How world champion swimmers breathe

author : garyhallsr
comments : 2

Question from a BeginnerTriathlete member:

"Grant Hackett's 10 year old 1500 record fell recently to 19 year old Sun Yang of China. His last 50 meters is amazing. He nearly broke it earlier this year missing by less than a second but did it today. Here is a good video on it: http://www.youtube.com/watch?v=wvLO0wM7RSE

What can triathletes learn from this?"

Answer By Gary Hall Sr.

Watching Sun Yang break Grant Hackett's amazing record in the 1500 meters in Shanghai at the World Swimming Championships was very interesting. Why? He did it in the last 100 meters (under 55 seconds), or more specifically in the last 50 meters (under 26 seconds). Before that last 100 he did not seem to be within reach of breaking the record, but he came home way faster than any 1500 swimmer in history. How did he do it?

The technical elements of the win

Sun Yang is a hip-driven freestyler, much like Grant Hackett was. Both have tremendous legs and kick to drive them forward while they push out the front with their lead arm. Both pull with extraordinarily high elbows underwater. Their stroke rates are very similar (except for the finish) and very slow, considering their speed, at around 60 strokes per minute. That translates into about 27 or so strokes per 50 meters for each of them. The hip-driven technique gives them more time for a bigger hip turn and gets them more distance per stroke than the shoulder-driven swimmers. Yet Sun Yang did something that was revolutionary in this mile, besides coming home faster than anyone ever has. In fact, what he did really enabled him to come home faster than anyone else. He breathed 3 successive times going into every wall and breathed 3 or 4 successive times coming out of every turn. Not since Kieran Perkins (Australia 90's) have I seen a world-class distance swimmer breathe consecutively. Kieran would throw in an occasional consecutive breath in the middle of the pool, but did it more routinely before each turn.

With a stroke rate of 60, breathing every cycle means your respiratory rate is 30 breaths per minute...considerably lower than the physiological respiratory rate at maximal effort, which is 50 to 60 breaths per minute. By throwing in the extra breaths going in to and out of each turn, Sun Yang increased his oxygen intake and CO2 release substantially, enabling him to have the burst speed at the end of the race. His stroke rate on the final 50 meters was actually close to 90. His legs looked like Mercury outboard motors.

Breathe more, not less

Since watching Kieran do this (to a lesser extent) I have been an advocate of breathing more, not less. Breathing every stroke is problematic, however, as it requires too much head turning and the act of breathing involves compromises. Breathing slows the stroke rate and, if not done properly, will increase frontal drag. Sun Yang has confirmed my belief in breathing more than every cycle, particularly with a slow stroke rate.

Though this may not be for you

Don't get too enamored with Sun Yang's technique, though. If you try to swim with a hip-driven freestyle, pushing your hands out the front and you have little or no kick, you are going on a Sunday stroll swim. It takes a strong kick to swim with the hip-driven freestyle technique very fast. Also, notice Sun's head position...how he drops the head after the breath and the bow wave goes right over the top of his head.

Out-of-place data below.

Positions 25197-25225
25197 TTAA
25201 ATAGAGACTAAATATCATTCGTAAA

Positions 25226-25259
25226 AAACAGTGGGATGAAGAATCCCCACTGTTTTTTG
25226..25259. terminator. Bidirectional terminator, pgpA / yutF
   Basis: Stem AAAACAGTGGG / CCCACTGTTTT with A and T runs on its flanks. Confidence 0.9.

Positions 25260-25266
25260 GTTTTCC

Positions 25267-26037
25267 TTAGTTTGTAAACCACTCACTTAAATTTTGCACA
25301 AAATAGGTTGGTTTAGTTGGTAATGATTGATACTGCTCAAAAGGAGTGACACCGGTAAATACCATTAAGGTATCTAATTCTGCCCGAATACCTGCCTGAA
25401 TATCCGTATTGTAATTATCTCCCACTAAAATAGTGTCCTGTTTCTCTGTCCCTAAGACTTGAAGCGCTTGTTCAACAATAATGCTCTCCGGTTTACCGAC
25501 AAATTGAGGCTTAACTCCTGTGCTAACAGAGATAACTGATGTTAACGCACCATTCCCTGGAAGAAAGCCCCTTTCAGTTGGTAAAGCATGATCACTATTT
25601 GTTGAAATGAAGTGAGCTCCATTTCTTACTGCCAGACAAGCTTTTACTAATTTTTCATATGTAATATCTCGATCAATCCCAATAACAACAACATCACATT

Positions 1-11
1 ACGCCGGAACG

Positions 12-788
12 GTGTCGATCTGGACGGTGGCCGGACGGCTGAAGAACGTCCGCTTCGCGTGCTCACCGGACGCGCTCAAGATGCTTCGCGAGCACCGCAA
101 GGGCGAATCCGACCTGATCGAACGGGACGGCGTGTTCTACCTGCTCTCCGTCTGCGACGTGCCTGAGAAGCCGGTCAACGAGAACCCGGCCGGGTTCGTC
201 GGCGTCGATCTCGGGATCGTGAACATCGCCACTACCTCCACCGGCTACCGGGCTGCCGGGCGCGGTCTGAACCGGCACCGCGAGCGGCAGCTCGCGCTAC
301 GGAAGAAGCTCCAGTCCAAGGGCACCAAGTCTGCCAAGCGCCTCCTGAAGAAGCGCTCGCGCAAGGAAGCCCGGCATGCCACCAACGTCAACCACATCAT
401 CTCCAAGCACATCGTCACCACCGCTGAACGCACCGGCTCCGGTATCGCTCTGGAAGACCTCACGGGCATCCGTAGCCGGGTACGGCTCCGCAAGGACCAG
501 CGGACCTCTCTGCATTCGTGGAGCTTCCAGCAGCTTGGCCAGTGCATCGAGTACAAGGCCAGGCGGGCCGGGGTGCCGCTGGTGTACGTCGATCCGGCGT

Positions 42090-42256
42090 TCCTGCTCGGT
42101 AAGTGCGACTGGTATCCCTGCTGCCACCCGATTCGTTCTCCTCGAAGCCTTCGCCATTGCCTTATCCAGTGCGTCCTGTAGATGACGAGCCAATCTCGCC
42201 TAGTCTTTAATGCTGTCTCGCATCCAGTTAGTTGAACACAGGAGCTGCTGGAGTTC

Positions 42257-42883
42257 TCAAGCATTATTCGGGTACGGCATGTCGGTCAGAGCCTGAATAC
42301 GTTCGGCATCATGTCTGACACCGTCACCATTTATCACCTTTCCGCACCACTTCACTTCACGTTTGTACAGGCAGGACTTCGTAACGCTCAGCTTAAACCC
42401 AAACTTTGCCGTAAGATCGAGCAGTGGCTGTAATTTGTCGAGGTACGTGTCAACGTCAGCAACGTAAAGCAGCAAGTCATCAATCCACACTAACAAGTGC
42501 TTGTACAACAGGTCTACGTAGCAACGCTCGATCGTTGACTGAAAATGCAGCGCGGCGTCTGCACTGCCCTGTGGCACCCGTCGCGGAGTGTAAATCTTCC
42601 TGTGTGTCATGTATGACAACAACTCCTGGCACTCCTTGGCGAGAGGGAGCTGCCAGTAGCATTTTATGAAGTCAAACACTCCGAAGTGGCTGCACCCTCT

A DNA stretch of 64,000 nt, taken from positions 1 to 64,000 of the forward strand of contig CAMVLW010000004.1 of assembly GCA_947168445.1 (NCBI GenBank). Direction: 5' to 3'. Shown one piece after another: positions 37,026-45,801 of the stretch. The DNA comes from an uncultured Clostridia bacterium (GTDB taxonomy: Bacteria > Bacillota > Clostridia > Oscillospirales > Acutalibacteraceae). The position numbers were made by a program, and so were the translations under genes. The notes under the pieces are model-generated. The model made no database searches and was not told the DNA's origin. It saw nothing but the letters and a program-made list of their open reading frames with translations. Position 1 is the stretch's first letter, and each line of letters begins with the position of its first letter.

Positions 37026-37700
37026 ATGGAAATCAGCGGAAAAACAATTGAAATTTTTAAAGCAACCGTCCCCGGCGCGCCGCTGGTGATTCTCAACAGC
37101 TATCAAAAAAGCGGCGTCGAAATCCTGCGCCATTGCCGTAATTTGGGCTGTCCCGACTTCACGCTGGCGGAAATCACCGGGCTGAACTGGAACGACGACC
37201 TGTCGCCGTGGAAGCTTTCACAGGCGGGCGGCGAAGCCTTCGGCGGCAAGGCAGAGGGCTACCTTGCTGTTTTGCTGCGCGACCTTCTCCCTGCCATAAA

Mostly, I want you to pay attention to the technique of Ryan Cochrane (Canada silver) and Gergo Kis (Hungary bronze) that used a shoulder driven freestyle with a stroke rate in the high 80's the entire way. Yes, they were 10 seconds behind Sun, but with the kick you likely have, you are better off swimming like them than Sun Yang for a better result. Just remember to breathe more than every cycle and definitely more than every 3rd stroke (alternate pattern)...preferably the 2:3 pattern if you can. You can find some videos to teach you this breathing on our website at www.theraceclub.com. You can also learn about the different freestyle techniques with our DVD, called The Three Styles of Freestyle, available on our site.

Yours in swimming,

Gary Sr.
The Race Club


Gary Hall Sr. has held 10 world records. In both 1969 and 1970 he was named World Swimmer of the Year.
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date: September 13, 2011

Author


garyhallsr

Hall's record is one of amazing successes. Gary has held 10 world records. In both 1969 and 1970 he was named World Swimmer of the Year.

Since retiring in 2006 as a physician and moving with his wife Mary, to Islamorada in the Florida Keys, Dr. Gary Hall has now dedicated his life to coaching technique and training methods to children, masters, fitness and health swimmers, triathletes and others at The Race Club Camps.

Author

avatargaryhallsr

Hall's record is one of amazing successes. Gary has held 10 world records. In both 1969 and 1970 he was named World Swimmer of the Year.

Since retiring in 2006 as a physician and moving with his wife Mary, to Islamorada in the Florida Keys, Dr. Gary Hall has now dedicated his life to coaching technique and training methods to children, masters, fitness and health swimmers, triathletes and others at The Race Club Camps.

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